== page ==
For your investment to double in 10 years, you need a multiplier of two. Find the "two" multiplier line on the vertical axis and see where it intersects with the red line; it's about midway between 6% and 8%. So, doubling your money in 10 years requires an interest rate of about 7% per year (note: I'm assuming interest is reinvested each year, and no taxes). Tripling your money (multiplier equals 3) requires an interest rate of something less than 12% (actually it's 11.5).

### What Rate do I Have to Earn to Grow \$10,000 to \$25,000 in 10 Years?

\$25,000 is 2.5 times \$10,000. So, you want to know what interest rate will give you a multiplier of 2.5. Find 2.5 on the vertical axis and you'll see that it intersects the graph line at between 9 and 10% (it's actually 9.5%).

### Estimating the Future Impact of Inflation: What Will \$10,000 be Worth in 10 Years?

Note: For an easier and more powerful way to estimate the impact of inflation on the value/purchasing power of the dollar for from 1-50 years, see What Will \$100 be Worth in 10-20 Years.

The impact of compounding is the same whether it is benefiting you or working to your detriment. As a result, you can actually use this same graph to estimate the future impact of inflation on your retirement dollars (though it's much simpler to follow the link above). For example, let's estimate what \$10,000 will be worth in 10 years if there is 3% inflation.

Find 3% on the horizontal axis, see where it intersects the graph line, and I'd guess the multiple is somewhere between 1 1/4 and 1 1/3 (the calculator/spreadsheet says it's actually at 1.3). But now you want to divide by the multiple. So, if inflation averages 3% for the next 10 years, \$10,000 in today's dollars will have the purchasing power of about (\$10,000 / 1.3 =) \$7690 10 years from now (the actual number is \$7441).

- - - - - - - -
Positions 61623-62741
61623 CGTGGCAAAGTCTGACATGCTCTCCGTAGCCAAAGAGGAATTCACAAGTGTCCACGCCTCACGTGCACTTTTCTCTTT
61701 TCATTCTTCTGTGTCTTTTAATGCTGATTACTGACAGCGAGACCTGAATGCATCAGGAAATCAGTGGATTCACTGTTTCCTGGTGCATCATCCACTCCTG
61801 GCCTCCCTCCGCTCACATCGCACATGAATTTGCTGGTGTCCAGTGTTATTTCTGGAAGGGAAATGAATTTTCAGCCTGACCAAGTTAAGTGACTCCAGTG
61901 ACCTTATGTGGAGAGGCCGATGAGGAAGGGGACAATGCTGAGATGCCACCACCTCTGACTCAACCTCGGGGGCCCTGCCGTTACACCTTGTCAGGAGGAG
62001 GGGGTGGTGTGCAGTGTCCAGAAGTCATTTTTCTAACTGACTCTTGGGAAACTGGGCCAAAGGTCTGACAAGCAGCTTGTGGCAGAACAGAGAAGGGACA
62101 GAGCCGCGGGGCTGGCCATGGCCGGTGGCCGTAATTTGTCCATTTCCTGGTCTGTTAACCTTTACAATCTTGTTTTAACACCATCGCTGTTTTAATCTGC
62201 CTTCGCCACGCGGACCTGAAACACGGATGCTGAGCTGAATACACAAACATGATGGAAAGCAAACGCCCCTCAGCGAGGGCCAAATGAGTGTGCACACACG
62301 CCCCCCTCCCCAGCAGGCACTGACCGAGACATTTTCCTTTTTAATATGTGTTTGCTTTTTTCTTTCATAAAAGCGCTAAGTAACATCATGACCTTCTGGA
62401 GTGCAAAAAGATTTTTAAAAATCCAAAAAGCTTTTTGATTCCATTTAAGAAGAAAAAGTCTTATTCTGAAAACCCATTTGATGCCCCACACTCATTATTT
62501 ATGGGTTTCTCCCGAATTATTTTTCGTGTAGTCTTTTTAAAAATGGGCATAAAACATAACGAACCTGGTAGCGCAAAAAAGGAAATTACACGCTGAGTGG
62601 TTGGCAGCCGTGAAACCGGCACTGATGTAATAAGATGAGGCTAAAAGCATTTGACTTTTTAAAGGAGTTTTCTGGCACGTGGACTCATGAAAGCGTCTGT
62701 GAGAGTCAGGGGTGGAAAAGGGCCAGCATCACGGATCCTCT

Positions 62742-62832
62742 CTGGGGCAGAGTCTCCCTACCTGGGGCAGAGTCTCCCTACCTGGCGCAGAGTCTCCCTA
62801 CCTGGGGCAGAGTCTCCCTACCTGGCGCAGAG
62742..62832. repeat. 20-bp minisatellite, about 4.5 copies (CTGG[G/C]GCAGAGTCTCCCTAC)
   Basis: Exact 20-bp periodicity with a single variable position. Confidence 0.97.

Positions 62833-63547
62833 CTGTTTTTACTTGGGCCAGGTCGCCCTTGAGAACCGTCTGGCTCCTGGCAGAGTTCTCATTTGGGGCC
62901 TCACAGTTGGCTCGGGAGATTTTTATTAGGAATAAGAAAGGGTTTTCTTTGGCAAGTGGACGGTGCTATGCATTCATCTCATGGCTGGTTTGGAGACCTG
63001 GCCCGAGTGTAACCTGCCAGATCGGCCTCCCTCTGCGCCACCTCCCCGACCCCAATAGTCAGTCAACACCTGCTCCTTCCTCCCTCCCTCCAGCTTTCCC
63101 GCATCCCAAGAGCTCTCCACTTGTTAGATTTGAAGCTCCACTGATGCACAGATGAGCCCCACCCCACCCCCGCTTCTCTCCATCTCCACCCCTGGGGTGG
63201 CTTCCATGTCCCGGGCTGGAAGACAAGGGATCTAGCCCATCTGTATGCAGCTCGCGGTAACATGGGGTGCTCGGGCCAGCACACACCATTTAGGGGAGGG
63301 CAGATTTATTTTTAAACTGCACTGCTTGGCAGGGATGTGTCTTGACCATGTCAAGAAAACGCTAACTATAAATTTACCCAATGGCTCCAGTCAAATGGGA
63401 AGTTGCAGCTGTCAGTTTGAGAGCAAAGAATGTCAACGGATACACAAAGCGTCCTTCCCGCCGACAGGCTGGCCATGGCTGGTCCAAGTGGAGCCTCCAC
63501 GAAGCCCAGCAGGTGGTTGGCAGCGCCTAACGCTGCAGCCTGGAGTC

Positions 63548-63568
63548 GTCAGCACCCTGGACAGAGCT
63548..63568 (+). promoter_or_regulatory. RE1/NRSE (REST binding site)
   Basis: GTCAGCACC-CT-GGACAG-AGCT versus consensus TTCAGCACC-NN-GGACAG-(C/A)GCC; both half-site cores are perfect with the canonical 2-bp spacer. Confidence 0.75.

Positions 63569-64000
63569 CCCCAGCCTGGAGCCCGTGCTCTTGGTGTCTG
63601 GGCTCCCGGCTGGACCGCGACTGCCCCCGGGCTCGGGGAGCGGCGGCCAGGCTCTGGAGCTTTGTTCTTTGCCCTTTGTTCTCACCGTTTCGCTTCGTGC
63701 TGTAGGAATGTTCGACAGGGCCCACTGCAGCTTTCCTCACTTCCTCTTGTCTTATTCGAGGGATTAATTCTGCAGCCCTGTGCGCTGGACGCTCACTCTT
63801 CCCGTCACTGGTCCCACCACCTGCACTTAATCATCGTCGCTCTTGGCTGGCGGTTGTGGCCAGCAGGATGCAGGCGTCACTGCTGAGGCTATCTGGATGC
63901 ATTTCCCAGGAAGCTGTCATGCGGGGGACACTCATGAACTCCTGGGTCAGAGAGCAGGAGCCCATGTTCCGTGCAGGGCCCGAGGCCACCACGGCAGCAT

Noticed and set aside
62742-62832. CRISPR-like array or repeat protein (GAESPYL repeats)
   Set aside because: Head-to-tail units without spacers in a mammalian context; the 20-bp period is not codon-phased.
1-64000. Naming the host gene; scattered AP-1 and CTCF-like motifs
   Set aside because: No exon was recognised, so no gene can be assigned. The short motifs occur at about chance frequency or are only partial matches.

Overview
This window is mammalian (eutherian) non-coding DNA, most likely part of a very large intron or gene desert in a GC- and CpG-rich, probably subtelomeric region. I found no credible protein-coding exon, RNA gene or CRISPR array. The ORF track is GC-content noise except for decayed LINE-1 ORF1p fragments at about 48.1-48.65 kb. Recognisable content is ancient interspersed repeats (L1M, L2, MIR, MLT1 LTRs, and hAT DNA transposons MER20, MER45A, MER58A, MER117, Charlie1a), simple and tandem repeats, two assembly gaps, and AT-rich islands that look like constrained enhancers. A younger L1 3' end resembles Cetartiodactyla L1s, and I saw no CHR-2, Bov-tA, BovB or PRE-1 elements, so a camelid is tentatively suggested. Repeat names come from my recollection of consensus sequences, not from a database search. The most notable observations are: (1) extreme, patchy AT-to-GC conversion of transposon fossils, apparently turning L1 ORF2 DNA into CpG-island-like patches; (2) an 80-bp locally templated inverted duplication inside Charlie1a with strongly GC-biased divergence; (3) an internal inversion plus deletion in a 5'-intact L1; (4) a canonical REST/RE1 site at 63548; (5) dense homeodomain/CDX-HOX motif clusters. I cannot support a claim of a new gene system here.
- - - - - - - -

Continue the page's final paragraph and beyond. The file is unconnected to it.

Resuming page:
### Related Posts

How Much Will Your Bond/CD be Worth in N Years? (calculator): Will give you more accurate results, and works for any number of years.
What Will My CD or Bond be Worth in 5 Years?: graph similar to this post, but for 5 years, and multiples of 5 years (5/10/15 ... years).
Bonds and CDs have predictable returns. The stock market is more variable. For insight into historical stock market returns, see
Stock market returns for periods from 1 to 100 years, and
How often have past stock market 10-year returns been 3%? 6%% 20%?? -- the frequency distribution of historical 10-year stock market returns.
The Declining Value of the U.S. Dollar graphs the decline in value since 1900.
For lists of other popular posts and an index of stock market posts, by subject area, see the sidebar to the left or the blog header at the top of the page.

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1. Wouldn't a bond or CD generating 10% interest return \$20,000 (original \$10,000 and another \$10,000 of interest over the 10 years) over 10 years, not the \$26,000 indicated above?

1. Nope. This is compound interest, not simple interest. I'm compounding annually. So, at end of year 1 you have \$11,000. However, at end of year 2 you have \$12,100 -- not \$12,000 -- because you earn 10% on the \$11,000 you have at beginning of year 2.

2. Good explanation and easy to understand.

3. Thank you for this!